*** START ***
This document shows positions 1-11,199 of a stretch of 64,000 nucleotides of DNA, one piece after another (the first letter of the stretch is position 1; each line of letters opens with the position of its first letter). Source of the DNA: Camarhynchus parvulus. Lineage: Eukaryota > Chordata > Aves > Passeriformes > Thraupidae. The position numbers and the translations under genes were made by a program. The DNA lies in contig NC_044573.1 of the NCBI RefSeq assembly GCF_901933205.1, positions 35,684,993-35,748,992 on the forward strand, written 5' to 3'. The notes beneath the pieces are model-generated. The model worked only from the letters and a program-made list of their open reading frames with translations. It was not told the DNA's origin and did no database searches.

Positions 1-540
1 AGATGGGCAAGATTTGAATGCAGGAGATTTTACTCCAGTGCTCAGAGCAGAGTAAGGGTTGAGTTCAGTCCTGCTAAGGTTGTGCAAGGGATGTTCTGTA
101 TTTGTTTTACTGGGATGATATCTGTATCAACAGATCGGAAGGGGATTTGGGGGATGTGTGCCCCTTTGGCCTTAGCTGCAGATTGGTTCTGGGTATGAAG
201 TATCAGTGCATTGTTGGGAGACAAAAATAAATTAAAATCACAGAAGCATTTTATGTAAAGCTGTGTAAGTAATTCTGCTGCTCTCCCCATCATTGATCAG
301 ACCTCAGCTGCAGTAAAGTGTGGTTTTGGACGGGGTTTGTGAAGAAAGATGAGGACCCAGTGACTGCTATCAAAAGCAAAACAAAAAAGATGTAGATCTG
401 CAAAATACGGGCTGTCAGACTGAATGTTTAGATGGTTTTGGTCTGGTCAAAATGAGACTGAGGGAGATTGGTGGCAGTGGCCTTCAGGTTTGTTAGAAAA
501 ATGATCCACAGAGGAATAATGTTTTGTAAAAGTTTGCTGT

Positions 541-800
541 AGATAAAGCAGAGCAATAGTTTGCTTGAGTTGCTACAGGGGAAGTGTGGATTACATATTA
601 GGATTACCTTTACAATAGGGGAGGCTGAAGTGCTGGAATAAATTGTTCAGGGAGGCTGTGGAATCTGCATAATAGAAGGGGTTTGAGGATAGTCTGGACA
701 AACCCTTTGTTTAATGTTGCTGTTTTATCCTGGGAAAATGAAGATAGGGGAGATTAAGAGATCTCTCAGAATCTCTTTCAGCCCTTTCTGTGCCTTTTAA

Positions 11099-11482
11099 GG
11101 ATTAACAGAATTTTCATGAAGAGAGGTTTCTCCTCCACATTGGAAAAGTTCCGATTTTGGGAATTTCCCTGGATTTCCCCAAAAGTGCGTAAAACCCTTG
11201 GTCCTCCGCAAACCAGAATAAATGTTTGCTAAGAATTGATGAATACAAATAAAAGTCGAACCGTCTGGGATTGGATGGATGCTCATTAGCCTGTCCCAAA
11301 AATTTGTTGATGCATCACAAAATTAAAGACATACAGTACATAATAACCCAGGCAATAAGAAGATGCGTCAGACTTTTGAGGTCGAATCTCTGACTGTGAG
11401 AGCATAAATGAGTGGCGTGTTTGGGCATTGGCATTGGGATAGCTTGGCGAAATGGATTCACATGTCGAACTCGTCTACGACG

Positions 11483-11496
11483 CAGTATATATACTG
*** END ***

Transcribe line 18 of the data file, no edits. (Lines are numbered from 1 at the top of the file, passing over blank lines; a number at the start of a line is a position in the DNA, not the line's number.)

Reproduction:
11401 AGCATAAATGAGTGGCGTGTTTGGGCATTGGCATTGGGATAGCTTGGCGAAATGGATTCACATGTCGAACTCGTCTACGACG